A couple of years later the differing expectations of international educator life was in my mind again. I was researching about, among other things, the effectiveness of different recruitment methods for assessing teachers’ pedagogical quality as well as their effect on the culture and climate of the school in interpersonal ways. For example, how well can an interview find out how collaborative a person is? I encountered a growing body of research on the challenges faced by organizations as millennials and generation Z teachers enter the workforce. The research described what I learned in the situation described above. These generations are balanced, confident, and the most highly educated generation yet, and yet, are used to immediacy, convenience, and are unique in regard to their career aspirations and high expectations of life and swift career progression. While all of this is wonderful, there lies a challenge for schools in how to blend this effervescence into school structures led by school leaders from quite a different generation and to ensure the quality we have retains its rigor.
The answer arrived in my inbox this summer in the form of the Standards of Excellence for the International Teacher from the Teacher Training Center. At one point during the sessions in Koje, Colin, myself, and the young teachers looked at broad statements before finding ourselves going down the path of getting bogged in exhaustive details. Reading these new standards, everything a teacher needs to be able to do is contained, not in exhaustive detail but in such a way that will support professional growth within nine standards. The issues we faced in Koje can all be addressed through three of these:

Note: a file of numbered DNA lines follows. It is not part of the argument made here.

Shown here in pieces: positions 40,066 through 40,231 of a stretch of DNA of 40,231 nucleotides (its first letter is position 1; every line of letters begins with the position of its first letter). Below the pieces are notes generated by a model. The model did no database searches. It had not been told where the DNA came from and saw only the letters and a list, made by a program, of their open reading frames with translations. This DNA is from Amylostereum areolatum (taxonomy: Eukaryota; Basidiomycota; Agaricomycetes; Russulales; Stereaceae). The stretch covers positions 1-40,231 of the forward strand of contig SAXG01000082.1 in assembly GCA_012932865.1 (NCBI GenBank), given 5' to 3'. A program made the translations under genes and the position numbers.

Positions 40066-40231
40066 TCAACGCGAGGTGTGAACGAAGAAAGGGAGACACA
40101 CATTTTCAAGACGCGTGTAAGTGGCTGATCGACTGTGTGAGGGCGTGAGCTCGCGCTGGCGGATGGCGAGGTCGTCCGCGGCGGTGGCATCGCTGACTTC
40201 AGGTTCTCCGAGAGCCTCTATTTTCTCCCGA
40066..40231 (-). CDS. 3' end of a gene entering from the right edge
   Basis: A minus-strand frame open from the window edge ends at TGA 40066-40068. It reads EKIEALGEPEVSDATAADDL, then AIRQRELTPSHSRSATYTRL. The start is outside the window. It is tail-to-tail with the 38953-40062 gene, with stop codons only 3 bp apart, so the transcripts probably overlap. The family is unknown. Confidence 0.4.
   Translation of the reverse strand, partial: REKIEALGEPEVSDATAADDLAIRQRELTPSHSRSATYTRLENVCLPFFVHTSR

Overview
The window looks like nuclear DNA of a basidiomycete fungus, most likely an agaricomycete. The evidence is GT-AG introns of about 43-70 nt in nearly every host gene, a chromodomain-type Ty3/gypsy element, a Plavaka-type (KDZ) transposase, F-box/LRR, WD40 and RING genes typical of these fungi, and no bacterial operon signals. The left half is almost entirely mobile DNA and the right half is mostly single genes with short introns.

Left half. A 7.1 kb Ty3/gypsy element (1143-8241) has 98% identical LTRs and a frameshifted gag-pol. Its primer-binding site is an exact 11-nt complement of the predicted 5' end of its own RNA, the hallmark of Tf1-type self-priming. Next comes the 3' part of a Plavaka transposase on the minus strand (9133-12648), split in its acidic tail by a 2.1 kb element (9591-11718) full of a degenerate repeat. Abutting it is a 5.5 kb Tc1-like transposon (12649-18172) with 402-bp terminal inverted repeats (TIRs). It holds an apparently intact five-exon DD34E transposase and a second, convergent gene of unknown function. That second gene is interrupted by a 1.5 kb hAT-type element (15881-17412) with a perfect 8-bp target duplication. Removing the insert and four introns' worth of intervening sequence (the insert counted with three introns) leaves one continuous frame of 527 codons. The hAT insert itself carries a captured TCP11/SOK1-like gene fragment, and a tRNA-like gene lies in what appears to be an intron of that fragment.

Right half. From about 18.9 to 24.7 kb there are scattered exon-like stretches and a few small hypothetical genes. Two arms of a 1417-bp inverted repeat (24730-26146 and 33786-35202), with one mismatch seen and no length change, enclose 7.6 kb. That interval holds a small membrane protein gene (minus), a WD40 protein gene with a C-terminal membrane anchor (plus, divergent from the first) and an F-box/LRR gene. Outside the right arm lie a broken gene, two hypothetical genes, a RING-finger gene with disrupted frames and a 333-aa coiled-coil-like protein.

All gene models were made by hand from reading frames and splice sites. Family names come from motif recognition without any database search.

Standard 5. Skillfully and positively contribute to the curriculum development and monitoring process.
Standard 6. Ensure this his/her work results in acceptable and measurable student progress.
Standard 7. Use the assessment process to improve teaching and learning.
Direct access to these standards enables international education leaders to quickly pinpoint areas for individual professional development to support teachers to realize their high aspirations in a thoroughly modern, professional, and international manner devoid of national bias. If set within professional learning communities or purposeful mentoring systems, these standards are rich in space for discussion, research, and reflection. For example, teachers may self-assess their proficiency of each standard and select one or two to be their appraisal targets. This will encourage them to hit the first standard automatically:
Standard 1. Effectively apply the most up-to-date, research-based strategies to address the needs of diverse learners.
Perhaps in standard one alone is an essence of what being an international educator is all about. ---------------------------------------------------------------------------------
Dan Slevin is Primary Deputy Principal and MEF International School in Istanbul.